I feel that handedness is an underconsidered issue here--the article dismisses it because handedness shouldn't vary so much, but different cultures accept left-handedness at different levels. When you don't have the pressure of a learned stroke order as with letters, you're less likely, I think, to draw back "against" your hand, as a lefty doing a counterclockwise circle does. As a lefty, I draw a circle clockwise starting at about nine p.m., but I make the top loop in a "g" counterclockwise.
posted by praemunire at 10:35 AM on June 16 [1 favorite]


I drew my circle backwards, and I have truly horrible handwriting (besides never really excelling at fine-motor-skills based activities in general) I wonder if there's a correlation?

I'm dyspraxic and left handed, and I seem to tend towards big circles clockwise and little circles anticlockwise, but if I'm honest I'm usually just lucky to get the two ends of the line to connect at some point.
posted by howfar at 11:35 AM on June 16 [1 favorite]


In the 'Draw a Circle' box in the article, I 'moused' CW, starting from 12:00 (USA right-hander)
But then I read the article and actually drew it. And it was natural to go CCW, again from the top.
(Turns out same with torque test circles)
Tried it repeatedly- much more comfortable drawing CCW and mousing CW.
No idea about left-handed. Neither one felt comfortable.

I'm not sure if my circles are a result of conditioning.
I spent several years filling out OCR documents, and it changed the way I write numbers. I'm much more careful.
I'm probably doing circles as 0. Same for O or o.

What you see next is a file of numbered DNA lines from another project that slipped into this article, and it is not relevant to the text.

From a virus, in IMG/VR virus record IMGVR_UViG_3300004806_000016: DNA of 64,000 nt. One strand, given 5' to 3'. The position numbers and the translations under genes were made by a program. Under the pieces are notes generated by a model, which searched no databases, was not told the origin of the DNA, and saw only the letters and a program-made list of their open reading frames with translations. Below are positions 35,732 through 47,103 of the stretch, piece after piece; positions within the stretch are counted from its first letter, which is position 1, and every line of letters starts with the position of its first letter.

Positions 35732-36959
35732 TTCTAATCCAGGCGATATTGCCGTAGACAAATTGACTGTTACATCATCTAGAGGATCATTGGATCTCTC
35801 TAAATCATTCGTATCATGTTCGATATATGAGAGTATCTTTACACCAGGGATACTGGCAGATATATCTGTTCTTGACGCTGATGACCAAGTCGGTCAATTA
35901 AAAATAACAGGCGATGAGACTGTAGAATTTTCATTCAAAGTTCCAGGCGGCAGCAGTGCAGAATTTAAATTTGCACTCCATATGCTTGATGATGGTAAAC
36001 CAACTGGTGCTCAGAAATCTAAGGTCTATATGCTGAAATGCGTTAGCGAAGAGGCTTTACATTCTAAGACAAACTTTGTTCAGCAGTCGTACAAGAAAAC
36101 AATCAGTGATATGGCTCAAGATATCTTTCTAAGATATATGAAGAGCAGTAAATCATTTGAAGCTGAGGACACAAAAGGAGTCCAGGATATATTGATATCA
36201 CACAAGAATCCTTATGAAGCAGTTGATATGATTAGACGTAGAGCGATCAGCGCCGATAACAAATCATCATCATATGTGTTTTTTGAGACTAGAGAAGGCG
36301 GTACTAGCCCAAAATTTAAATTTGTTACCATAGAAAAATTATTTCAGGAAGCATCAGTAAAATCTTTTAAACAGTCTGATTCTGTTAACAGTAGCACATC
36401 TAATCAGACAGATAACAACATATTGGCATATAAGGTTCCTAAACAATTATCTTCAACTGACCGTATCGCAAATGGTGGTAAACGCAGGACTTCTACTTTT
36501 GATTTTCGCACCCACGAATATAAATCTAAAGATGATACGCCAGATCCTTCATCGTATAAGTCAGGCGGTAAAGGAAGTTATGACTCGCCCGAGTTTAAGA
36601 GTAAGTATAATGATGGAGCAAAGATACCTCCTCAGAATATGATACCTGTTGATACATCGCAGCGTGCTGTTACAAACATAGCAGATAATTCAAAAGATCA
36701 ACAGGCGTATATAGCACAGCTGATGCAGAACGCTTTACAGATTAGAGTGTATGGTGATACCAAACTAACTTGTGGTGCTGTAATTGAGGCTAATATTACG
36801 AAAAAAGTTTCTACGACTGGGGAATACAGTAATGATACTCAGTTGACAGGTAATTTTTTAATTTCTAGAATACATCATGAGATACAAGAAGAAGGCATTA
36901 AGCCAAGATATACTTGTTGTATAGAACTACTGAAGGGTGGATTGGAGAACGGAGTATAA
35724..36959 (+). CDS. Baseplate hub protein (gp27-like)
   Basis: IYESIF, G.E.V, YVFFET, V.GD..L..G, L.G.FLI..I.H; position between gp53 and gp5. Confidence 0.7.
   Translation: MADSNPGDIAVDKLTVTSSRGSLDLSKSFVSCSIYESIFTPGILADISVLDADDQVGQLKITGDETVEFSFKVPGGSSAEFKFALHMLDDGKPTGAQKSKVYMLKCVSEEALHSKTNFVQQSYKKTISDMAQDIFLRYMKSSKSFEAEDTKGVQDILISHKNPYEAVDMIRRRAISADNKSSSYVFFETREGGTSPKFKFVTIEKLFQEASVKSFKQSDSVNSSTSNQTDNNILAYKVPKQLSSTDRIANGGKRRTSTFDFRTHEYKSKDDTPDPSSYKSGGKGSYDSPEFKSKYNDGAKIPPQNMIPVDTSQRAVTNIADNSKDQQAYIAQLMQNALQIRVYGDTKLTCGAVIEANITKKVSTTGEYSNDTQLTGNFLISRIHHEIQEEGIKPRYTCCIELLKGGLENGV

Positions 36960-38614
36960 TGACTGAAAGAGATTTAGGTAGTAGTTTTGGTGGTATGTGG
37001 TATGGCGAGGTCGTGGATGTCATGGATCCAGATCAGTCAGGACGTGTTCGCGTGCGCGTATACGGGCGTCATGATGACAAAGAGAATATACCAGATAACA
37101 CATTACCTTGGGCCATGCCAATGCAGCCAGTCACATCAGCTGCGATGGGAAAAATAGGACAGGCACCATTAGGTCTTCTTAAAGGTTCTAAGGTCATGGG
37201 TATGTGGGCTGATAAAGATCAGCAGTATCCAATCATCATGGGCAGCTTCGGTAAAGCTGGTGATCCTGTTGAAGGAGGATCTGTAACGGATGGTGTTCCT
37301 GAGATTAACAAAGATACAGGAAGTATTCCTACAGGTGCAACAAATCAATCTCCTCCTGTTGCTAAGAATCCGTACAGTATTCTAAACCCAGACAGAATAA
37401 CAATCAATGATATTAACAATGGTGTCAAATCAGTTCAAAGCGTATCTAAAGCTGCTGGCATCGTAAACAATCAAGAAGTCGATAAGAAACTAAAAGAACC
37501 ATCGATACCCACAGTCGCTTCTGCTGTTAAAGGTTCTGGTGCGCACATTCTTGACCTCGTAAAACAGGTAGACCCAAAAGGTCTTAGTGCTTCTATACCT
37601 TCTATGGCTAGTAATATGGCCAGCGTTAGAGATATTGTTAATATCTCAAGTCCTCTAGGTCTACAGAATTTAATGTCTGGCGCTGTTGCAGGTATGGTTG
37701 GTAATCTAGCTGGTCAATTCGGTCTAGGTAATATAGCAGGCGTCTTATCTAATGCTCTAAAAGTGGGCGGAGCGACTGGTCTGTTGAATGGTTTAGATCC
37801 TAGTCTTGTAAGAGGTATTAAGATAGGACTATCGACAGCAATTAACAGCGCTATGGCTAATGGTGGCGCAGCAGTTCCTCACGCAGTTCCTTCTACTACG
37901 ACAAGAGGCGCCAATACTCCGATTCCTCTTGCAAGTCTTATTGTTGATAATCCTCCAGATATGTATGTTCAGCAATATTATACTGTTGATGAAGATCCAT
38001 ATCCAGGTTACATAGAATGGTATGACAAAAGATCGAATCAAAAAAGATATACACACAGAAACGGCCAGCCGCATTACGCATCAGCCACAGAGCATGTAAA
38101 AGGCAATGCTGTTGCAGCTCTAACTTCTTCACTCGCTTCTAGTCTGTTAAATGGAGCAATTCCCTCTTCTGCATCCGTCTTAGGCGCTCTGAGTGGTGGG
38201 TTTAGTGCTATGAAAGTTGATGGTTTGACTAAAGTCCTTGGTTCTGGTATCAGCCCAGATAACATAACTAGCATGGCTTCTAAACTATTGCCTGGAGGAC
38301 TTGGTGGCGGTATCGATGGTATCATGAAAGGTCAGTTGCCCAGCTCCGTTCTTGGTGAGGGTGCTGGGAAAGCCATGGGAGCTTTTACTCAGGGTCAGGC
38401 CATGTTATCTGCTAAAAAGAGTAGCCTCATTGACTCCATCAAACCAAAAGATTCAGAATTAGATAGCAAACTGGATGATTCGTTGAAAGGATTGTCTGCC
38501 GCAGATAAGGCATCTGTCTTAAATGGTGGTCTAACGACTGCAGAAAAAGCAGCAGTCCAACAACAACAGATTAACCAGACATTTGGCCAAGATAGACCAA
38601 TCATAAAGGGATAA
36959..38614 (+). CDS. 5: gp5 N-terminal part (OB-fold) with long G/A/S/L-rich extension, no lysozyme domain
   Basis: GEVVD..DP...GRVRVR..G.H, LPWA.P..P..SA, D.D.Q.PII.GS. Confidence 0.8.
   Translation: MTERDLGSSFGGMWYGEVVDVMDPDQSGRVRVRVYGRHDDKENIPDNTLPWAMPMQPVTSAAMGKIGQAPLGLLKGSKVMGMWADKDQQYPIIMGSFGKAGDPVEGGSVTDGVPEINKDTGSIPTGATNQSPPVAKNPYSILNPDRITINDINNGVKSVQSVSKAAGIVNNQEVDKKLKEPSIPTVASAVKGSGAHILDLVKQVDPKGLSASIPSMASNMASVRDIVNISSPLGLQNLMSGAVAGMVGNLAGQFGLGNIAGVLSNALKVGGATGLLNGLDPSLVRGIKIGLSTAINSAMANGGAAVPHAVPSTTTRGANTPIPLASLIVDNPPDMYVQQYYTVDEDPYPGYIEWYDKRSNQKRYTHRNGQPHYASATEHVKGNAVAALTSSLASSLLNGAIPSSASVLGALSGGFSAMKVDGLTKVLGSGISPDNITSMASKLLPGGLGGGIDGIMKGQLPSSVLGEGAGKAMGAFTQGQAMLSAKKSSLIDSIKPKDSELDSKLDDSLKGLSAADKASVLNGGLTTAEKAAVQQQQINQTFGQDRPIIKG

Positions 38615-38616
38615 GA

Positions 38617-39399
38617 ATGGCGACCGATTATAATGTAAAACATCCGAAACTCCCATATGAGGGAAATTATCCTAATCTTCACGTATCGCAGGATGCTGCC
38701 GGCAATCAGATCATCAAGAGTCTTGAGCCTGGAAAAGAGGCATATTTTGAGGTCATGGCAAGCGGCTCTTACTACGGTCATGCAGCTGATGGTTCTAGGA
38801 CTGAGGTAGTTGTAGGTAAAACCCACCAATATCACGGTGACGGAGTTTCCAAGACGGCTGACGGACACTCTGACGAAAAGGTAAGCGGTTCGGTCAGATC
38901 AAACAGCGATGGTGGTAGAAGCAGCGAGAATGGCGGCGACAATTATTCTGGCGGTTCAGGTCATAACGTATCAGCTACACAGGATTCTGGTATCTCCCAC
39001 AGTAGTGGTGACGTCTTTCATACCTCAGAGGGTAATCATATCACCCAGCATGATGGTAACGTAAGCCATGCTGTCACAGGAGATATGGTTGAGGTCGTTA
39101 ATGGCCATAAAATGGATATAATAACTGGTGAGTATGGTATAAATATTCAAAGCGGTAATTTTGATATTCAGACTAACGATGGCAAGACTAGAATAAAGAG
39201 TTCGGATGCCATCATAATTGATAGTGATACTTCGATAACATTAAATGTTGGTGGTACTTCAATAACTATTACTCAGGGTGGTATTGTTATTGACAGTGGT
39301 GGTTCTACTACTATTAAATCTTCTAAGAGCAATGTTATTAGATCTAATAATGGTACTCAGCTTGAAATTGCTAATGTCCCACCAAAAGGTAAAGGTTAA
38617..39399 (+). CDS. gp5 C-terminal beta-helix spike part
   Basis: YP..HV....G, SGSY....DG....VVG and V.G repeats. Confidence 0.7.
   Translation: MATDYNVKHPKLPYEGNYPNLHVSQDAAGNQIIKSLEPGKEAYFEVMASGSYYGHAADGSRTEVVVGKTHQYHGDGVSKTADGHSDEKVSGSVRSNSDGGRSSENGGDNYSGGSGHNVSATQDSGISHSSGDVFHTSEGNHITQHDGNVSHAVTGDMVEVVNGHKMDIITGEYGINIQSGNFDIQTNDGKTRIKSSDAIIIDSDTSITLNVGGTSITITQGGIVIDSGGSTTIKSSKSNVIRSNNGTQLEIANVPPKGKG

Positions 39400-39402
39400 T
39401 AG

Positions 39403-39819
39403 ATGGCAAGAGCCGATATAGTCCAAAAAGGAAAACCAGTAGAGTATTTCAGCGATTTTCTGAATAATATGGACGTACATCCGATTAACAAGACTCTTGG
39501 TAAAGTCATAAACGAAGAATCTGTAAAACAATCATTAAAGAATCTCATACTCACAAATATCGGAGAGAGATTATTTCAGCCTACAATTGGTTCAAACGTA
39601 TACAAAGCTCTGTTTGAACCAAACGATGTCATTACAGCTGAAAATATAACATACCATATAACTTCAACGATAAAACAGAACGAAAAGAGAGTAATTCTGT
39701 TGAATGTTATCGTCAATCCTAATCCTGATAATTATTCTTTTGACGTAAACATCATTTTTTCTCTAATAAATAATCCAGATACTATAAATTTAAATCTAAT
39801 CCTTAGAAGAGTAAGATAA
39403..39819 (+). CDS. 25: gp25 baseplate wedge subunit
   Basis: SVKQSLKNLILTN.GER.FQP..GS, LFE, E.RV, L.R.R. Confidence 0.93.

(My handwriting sucks, though)
posted by MtDewd at 2:13 PM on June 16


Interesting! I'm another right handed USian MeFite who draws circles clockwise, but starting at the bottom. O's are mostly counterclockwise and starting at the top though, due to an elderly teacher who was determined I would do it "the right way".

Just made Mr. Superna try, and he's camp counterclockwise for both.
posted by superna at 7:02 PM on June 16


Right handed Canadian who does them cw from 12:00.

An important thing in the Quick, Draw is closing your shapes.
posted by bonobothegreat at 8:41 PM on June 16


Another thing that helps is to draw like a 6 year old. I draw storyboards for a living, so have to do this sort of thing all day long and it's not helping much. Google's version of things is surprisingly of primitive
posted by bonobothegreat at 8:48 PM on June 16


US, lefty, but most of my non writing actions are right handed. Clockwise at the top. can't even imagine what the rest of you are doing.

edit: just tested left handed on paper, and its counterclockwise, and wrote a couple words, too. Same thing. Never understood my handedness. Guess it's the "torque".
posted by lkc at 12:19 AM on June 17


I'm bicircular!
posted by kyrademon at 3:18 PM on June 17


Four sticks!
posted by SyraCarol at 6:30 PM on June 17 [1 favorite]